- Prep time 2 hours
- Cook time 30 minutes
- makes 1 (8x8-inch) cake
This is a hybrid recipe between Indonesian- and Hong Kong-style martabak, switching from using wheat flour to mainly tapioca starch, which makes the cake less pancake-y and more chewy. The use of yeast (instead of relying completely on baking powder and baking soda) also adds more flavor to the cake. All in all, it creates this unique crumb with vertical air shafts that are perfect for housing an obscene amount of butter (ok, it’s only 3 tablespoons, but if you want to up it to 4 or 5 tablespoons like how it’s actually done in indonesia, go for it). Together with the salty sweetness of roasted peanut dark brown sugar, it is the definition of a perfect coffee companion. But if you want to add crispy bacon and banana to kick it to another level, you won’t get any objections from me.
Notes: The signature characteristic of a successful martabak is the vertical air “shafts” throughout the entire cake (they will become little “butter chambers;” you’ll see). To achieve this, a few things have to go right. One, your batter cannot be too thick. You must cook it with bottom-concentrated heat, allowing the top surface to remain liquid long enough that the bubbles can make their way to the top. Two, the heat has to be controlled and adjusted as well. I find that cooking it over the stove will burn the bottom way too easily, whereas in the oven, I have to leave the oven door slightly open so the top doesn’t cook prematurely. All in all, it’s not something that is fool-proof. But if you pay attention to each detail, you’ll be rewarded—I promise. —Mandy @ Lady and pups
Test Kitchen Notes
Traditionally, as Mandy references in her notes, a martabak is made on the stove using concentrated heat from the bottom of the pan to slowly cook the batter, resulting in the air shafts, or holes, throughout as the bottom sets before the top of the martabak cooks through—similar to that of a pancake.
To accomplish this feat using the oven for this recipe, the technique relies on the bottom heat of the oven—directly placing and heating the pan on the bottom of the oven, not the bottom rack—and using the pilot light of a gas-run stove to recreate the slow bottom-up cooking process. If you have an electrical oven, an oven that doesn't have a top/bottom heat setting, or a smart oven that will automatically turn off when propped open, this recipe probably won't work for you. If you do happen to have a gas stove with the settings and tools recommended, and follow Mandy's instructions exactly, you'll have a delicious martabak! —Food52
- For the cake batter:
1 1/4 teaspoons
1 1/2 cups
(180 grams) tapioca starch
(24 grams) all-purpose flour
4 1/2 tablespoons
(50 grams) light brown sugar
large eggs, whole
large egg yolks
- For the "Elvis" toppings:
strips cured bacon
(25 grams) salted, roasted peanuts, pre-frozen for 1 hour
3 1/2 tablespoons
(37 grams) dark brown sugar
(42 grams) unsalted butter, at room temperature, divided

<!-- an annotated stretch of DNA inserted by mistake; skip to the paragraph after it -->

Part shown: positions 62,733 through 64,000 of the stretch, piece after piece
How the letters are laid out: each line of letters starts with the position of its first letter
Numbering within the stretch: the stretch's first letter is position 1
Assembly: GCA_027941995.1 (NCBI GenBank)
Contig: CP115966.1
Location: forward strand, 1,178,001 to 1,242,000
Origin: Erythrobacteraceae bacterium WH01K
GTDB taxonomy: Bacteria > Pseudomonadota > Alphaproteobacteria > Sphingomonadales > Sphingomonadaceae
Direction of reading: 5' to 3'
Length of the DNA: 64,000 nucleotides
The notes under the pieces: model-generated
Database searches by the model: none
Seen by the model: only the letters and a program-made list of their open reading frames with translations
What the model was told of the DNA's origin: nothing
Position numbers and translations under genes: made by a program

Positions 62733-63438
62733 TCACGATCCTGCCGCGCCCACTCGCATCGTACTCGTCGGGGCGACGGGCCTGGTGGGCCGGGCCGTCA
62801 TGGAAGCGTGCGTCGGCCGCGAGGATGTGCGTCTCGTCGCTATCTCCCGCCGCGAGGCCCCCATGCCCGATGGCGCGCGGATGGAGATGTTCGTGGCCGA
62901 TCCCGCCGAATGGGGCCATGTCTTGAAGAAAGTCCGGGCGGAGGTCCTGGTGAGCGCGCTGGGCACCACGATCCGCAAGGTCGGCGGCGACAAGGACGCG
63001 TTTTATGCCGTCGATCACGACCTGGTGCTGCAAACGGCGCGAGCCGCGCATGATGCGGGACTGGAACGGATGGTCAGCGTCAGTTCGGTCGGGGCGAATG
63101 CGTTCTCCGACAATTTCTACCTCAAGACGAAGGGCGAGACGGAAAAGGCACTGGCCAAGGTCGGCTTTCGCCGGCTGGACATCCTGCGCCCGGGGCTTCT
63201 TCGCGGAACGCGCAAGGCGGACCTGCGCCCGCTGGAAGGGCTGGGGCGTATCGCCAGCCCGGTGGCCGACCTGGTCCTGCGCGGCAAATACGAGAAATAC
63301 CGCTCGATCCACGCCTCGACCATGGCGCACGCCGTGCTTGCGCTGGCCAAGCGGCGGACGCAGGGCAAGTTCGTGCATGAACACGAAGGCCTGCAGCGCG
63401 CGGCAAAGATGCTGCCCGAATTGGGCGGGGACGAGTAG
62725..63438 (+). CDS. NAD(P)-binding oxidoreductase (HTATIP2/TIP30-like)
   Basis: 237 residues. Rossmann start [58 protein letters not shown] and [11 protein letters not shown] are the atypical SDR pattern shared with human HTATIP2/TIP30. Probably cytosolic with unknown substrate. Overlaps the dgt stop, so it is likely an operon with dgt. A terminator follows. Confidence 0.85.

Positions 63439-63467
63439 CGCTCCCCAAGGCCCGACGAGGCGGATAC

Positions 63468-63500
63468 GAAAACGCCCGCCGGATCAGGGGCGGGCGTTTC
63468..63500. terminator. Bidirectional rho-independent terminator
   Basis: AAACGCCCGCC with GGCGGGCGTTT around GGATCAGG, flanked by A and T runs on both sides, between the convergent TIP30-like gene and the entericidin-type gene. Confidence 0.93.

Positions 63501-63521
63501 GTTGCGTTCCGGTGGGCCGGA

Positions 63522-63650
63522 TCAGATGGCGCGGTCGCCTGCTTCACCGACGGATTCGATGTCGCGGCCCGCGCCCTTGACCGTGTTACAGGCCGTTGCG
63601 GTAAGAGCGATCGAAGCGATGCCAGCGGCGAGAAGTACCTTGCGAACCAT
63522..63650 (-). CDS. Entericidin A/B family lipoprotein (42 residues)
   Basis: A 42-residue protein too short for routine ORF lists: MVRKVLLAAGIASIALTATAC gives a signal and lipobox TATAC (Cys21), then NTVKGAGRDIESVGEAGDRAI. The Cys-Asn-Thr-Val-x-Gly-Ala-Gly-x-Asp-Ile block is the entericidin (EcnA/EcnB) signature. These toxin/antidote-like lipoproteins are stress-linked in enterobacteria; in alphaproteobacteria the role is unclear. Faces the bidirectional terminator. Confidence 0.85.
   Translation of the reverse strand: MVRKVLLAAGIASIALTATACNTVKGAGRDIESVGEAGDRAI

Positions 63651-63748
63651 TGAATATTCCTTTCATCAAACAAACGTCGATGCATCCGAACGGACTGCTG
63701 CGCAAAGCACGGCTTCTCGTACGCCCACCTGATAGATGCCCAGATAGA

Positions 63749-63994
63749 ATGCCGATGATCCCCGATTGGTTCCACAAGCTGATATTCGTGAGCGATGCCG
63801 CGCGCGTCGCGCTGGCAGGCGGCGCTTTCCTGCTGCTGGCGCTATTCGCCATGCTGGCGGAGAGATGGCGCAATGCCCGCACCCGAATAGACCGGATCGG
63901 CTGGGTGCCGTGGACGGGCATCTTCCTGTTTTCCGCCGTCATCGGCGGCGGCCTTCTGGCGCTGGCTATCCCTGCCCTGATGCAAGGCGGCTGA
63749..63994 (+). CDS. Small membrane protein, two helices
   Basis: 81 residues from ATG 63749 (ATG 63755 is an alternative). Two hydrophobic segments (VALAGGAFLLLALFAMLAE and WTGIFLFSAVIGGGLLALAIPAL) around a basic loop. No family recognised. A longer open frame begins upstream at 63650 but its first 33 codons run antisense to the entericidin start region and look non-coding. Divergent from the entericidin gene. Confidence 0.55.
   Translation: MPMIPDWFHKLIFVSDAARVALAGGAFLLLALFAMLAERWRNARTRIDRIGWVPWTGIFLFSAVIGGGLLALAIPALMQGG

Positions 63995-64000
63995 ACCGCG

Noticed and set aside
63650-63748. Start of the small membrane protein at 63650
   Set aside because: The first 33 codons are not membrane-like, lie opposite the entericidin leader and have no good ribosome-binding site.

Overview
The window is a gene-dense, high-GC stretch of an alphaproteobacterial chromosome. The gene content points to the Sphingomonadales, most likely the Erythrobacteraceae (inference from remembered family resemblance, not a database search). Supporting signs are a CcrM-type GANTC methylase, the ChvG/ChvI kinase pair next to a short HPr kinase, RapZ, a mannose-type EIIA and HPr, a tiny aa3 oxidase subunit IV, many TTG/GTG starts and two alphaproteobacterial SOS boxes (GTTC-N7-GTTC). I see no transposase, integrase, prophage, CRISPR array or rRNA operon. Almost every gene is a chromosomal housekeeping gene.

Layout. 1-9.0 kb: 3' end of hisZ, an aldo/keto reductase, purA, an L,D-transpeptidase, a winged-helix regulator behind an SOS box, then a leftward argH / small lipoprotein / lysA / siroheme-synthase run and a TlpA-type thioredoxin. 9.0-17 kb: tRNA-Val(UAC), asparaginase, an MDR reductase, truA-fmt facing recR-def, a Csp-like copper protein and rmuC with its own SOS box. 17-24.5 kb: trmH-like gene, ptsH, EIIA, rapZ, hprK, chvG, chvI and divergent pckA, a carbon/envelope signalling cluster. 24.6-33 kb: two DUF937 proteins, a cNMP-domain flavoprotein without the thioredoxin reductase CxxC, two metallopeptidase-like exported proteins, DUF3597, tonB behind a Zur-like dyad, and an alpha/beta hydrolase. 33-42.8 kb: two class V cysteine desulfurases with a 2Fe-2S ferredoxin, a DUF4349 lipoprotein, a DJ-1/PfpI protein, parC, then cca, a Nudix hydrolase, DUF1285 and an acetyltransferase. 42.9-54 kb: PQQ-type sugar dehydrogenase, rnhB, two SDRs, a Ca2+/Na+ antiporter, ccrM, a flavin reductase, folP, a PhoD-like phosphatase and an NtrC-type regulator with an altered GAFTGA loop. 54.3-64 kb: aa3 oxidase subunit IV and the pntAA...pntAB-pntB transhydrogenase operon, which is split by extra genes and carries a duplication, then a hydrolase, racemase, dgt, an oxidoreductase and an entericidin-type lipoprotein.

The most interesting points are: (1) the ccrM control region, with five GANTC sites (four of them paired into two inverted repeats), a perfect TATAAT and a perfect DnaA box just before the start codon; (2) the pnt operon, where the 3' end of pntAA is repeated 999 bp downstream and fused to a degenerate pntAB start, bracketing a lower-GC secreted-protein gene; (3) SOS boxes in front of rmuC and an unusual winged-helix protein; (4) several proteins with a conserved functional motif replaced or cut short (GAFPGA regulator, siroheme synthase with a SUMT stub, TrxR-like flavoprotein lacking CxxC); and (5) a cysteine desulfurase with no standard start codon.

- Heat oven at 340°F/170°C on bottom heat (turning off the convection setting). Place an 8x8-inch square baking pan directly on the bottom of the oven, and let heat for 8 to 10 minutes.
- In a small pot, warm coconut milk over low heat to 115°F/45°C. Whisk in the instant yeast and set aside for 5 minutes. In a large bowl, add tapioca starch, flour, light brown sugar, salt, whole eggs, and egg yolks. Pour in the coconut milk and yeast mixture, and whisk until absolutely lump-free. Cover and let sit for 1 hour until very foamy on the surface.
- Meanwhile, make the bacon. Place the bacon on a plate in a single layer, sandwiched between two pieces of paper towels. Microwave on high for 4 to 5 minutes until crispy, set aside. In a spice grinder, grind the pre-frozen roasted peanuts (this prevents them from releasing oil and turning into peanut butter) and dark brown sugar until finely ground, set aside.
- Mix baking soda, baking powder and 1 ½ tablespoons water and add to the foamed batter, whisk to combine. Brush the surface of the heated brownie pan with a bit of the softened butter, then pour the batter in through a sieve. Skim off as much foam on the surface with a spoon as you can but no need to be perfect. Return the pan directly to the bottom of the oven. Bake for 20 minutes, constantly checking on the cake. If it’s browning faster on one edge than the other, rotate the pan. If the edges are turning golden brown before 20 minutes are up, turn down the heat a bit. In the end, the batter should be set, with holes throughout (if you can only see holes around the edges with the center of the cake bulging up with no visible holes, it’s fine too).
- Move the pan to an upper rack (turn the oven setting to top heat, or browning setting, if possible), and bake for another 5 to 10 minutes until the surface is lightly browned. Remove from the oven.
- Score the edges with a small knife and transfer the cake out of the pan and onto a cooling rack. If your cake has bulged up in the middle and you can’t see any holes, use a serrated knife to slice off the top surface to expose the holes underneath and make the cake more even. Spread the remaining softened butter over the top and let it melt into the holes while the cake is still hot. Sprinkle the peanut sugar evenly across the surface, then arrange the bacon on one half of the surface. Peel and roughly smash the banana and arrange it on the other half of the surface.
- Use a serrated knife and trim off the four edges of the cake. Cut it in half along the bacon and banana line, then invert and banana side over the bacon side to make a sandwich. Cut into 4 pieces and serve.